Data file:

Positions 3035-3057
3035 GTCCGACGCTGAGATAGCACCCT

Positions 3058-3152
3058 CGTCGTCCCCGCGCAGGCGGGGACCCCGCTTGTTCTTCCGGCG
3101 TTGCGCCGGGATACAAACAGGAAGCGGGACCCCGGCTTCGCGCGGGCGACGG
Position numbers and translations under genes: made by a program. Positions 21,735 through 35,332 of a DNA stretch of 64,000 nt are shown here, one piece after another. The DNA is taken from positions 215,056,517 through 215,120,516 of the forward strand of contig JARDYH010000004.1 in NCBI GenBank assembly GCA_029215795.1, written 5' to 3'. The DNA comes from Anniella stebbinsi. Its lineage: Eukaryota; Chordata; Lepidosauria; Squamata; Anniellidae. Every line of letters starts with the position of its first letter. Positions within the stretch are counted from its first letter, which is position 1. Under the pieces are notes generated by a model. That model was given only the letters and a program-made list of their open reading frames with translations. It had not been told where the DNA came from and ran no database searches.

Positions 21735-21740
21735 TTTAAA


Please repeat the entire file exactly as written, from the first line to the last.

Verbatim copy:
Positions 3035-3057
3035 GTCCGACGCTGAGATAGCACCCT

Positions 3058-3152
3058 CGTCGTCCCCGCGCAGGCGGGGACCCCGCTTGTTCTTCCGGCG
3101 TTGCGCCGGGATACAAACAGGAAGCGGGACCCCGGCTTCGCGCGGGCGACGG
Position numbers and translations under genes: made by a program. Positions 21,735 through 35,332 of a DNA stretch of 64,000 nt are shown here, one piece after another. The DNA is taken from positions 215,056,517 through 215,120,516 of the forward strand of contig JARDYH010000004.1 in NCBI GenBank assembly GCA_029215795.1, written 5' to 3'. The DNA comes from Anniella stebbinsi. Its lineage: Eukaryota; Chordata; Lepidosauria; Squamata; Anniellidae. Every line of letters starts with the position of its first letter. Positions within the stretch are counted from its first letter, which is position 1. Under the pieces are notes generated by a model. That model was given only the letters and a program-made list of their open reading frames with translations. It had not been told where the DNA came from and ran no database searches.

Positions 21735-21740
21735 TTTAAA